Schwarzwurzeln, Smoked Salmon & Champagne Risotto

mmm, yes, root vegetables! The first time I saw Schwarzwurzeln, I thought, “Why are twigs being sold in the vegetable section? And what are they?” After much asking of, ”You know those things that look like someone dug up the roots of a tree, what are they?” someone said, “Oh them! They’re Schwarzwurzeln!” Which I promptly looked up and discovered as a bunch of things no english speaker I know of has ever heard of. “Yeah, but what do they taste like?” “Oh, white asparagus for poor Belgians,” said one Belgian.

My first several attempts (all successful!) of cooking these delicacies resulted in not insignificant amounts of oozing of latex (yes, really) that stains everything black unless doused in lemon juice. This time, I discovered boiling them for 15 minutes first, and then the skin pops off like peeling a lychee. The difference is the former results in crisp eating, like stir-fried asparagus, and the latter verges on the despotic northern-european tradition of boiling until joyless.

Ja, so, risotto! For Isabelle and Malcolm on the 24th, which is when Germany does Christmas (no, I don’t know why either.) Risotto with Champagne. Or Sekt. Or Sparkling Wine, whatever you want to call it, just the dry, flinty stuff, like licking granite cliffs in Norway. And smoked salmon. None of that weird packaged sliced stuff, just a good-sized steak of hot-smoked depravity. Sadly it was a Tuesday when I did the buying so Herr Räucherfisch was not at the Markt. The replacement did the job, however.

What else?

  • Garlic, as much as you like. I threw in about half a corm.
  • Onions, or shallots, enough for an easy handful
  • Salt & freshly ground pepper
  • Butter, a good-sized knob
  • Olive oil, as much as you need once everything’s in the pan to keep things moist
  • Risotto rice
  • Champagne!
  • Stock, chicken is best (provided it’s not battery chicken), otherwise mushroom or vegetable
  • Parmigiano, I used about 300g for three people, more is possible
  • Schwarzwurzeln, usually comes in 500g packets or as many as I can hold in my hand
  • Smoked salmon, a bit more than the cheese
  • Lemon
  • Thyme, fresh, otherwise soak in a bit of oil to soften it up
  • Saffron threads are good too, but I can never find them

As you can tell I have no idea how much of anything to use, I just make it up as I go along. What is important is the quality of the stuff you’re going to eat until breathing hurts.

To the stoves!

Cut the Schwarzwurzeln into lengths short enough to fit in a pot, boil some water, throw them in and ignore for 10-15 minutes. You’ll be busy so make sure someone know’s what time it is.

Cut the onion. I learnt a fully awesome method that results in molecule-sized cubes: Cut the onion into quarters, then for each separate out the top half layers. Flatten them and cut length-ways (same direction you’ve already been cutting in) then cut the now julienned strips into minusculeness. They utterly melt in the pan. Do the same for the garlic. Grate the zest off the lemon.

Ok, Schwarzwurzeln is finished. Get it off the stove and into some cold water. Start popping the skin then soaking in the juice of that lemon (just squeeze it like you’re a super-villian). Ignore it again.

Pan! Heat! Butter! Onions! Low heat … let them melt and go all unholy! Garlic, but not too hot. If you caramelise that garlic, I will cut you! (Now with the Saffron if you have it.) Olive oil is good about now. Salt & Pepper! Rice! Stir it with the heat going up, things need to get a little calamitous before the Champagne hits the pan. In with the lemon zest, and a quick stir, then in with the champagne, half the bottle, then the rest into the freezer so you can drink while stirring.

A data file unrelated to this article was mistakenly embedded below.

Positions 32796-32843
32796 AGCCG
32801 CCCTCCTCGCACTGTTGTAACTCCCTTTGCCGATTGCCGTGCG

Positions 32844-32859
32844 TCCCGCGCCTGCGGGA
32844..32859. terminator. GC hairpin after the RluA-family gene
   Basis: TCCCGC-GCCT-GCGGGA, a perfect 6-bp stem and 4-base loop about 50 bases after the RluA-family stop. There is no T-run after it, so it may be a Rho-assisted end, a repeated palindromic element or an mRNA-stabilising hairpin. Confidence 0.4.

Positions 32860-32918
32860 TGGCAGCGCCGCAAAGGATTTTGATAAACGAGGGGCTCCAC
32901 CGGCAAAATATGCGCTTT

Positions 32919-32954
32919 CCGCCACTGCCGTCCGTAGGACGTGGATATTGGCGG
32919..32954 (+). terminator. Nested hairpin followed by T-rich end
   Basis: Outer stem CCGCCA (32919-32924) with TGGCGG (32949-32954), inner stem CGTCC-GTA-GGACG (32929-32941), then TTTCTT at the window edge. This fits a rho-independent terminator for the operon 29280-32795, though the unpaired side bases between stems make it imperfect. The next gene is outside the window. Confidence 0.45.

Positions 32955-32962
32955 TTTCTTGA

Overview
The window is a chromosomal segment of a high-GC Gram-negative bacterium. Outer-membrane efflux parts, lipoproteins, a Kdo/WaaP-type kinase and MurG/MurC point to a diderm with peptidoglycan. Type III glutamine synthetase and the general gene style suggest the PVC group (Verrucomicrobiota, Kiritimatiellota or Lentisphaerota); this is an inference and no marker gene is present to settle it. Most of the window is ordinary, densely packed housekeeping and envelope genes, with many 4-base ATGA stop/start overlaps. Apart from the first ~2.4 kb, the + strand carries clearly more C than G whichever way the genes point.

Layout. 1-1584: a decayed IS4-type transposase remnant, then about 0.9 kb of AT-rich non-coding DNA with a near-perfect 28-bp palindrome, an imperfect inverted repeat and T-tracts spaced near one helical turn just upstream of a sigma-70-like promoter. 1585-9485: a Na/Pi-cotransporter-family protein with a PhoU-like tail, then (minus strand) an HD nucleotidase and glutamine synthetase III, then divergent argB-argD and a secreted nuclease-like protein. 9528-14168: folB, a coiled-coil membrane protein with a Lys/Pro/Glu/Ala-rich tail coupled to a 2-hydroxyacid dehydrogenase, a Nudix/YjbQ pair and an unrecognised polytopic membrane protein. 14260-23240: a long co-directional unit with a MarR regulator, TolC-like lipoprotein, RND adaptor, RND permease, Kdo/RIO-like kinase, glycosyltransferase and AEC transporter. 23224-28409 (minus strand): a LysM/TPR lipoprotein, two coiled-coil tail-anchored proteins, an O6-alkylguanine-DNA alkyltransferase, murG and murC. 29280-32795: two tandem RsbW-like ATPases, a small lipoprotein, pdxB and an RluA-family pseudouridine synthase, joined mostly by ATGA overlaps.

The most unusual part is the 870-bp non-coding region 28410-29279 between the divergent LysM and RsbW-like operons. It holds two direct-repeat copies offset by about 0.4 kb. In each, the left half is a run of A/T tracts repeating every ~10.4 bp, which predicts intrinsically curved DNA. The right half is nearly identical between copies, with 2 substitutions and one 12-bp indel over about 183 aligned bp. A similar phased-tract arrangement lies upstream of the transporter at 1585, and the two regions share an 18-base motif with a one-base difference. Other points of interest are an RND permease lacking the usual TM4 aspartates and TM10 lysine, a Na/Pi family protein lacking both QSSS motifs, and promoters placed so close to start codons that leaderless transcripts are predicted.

Once that’s calmed down, start adding the stock, which by the way is simmering on the back element. Now it’s time to work one’s zen martial arts training. A lot of stirring and no complaining. I cheat a bit, 2-3 ladles of stock then stir it until it’s mostly gone, with periodic wanderings off.

First wandering off: grab the cheese and flake it with your best knife. For entertainment (as with stock-stirring) try with your other hand, being careful not to add fingernails or fingertips. Back to the pot, more stock and stirring, alternating hands and directions for maximum excitement. There’s 40 minutes of this so everything depends on the freezer being cold.

Second wandering off: get the salmon and flake it like the cheese. Eat the skin. Eat the bloody skin! It’s fucking delectable. Back to stirring. Back to fridge and commence drinking. Scrape the Thyme off its stems and soak it if it’s dry. More stirring. Cut the Schwarzwurzeln lengthwise (or thirds if they’re fat stumps) then into 2cm long bits. More stirring. More drinking. Stir, drink, stir, drink. Did you buy two bottles of champagne? Yes? Why, you clever thing. More stirring. More drinking.

Presuming everything else has been done, salads made, table set, drinks at the ready, now comes the last frenzy of terror after many tens of minutes of boredom. Throw in a bit more lemon zest, keep stirring, in with the Schwarzwurzeln (yes, stir), bring the heat up a bit to compensate, in with the salmon (variation: gently stir, gently!) and just before it’s all about to turn to shit, in with the cheese. Stir, then don’t stir!

Plates, bowls, whatever, doesn’t matter. Fill them with this glorious slop, then throw a bit more cheese on top, followed by more salmon, then the thyme. Eat with that third bottle of Sekt you bought. Keep the pot on the table because you will finish it and will find breathing and walking difficult.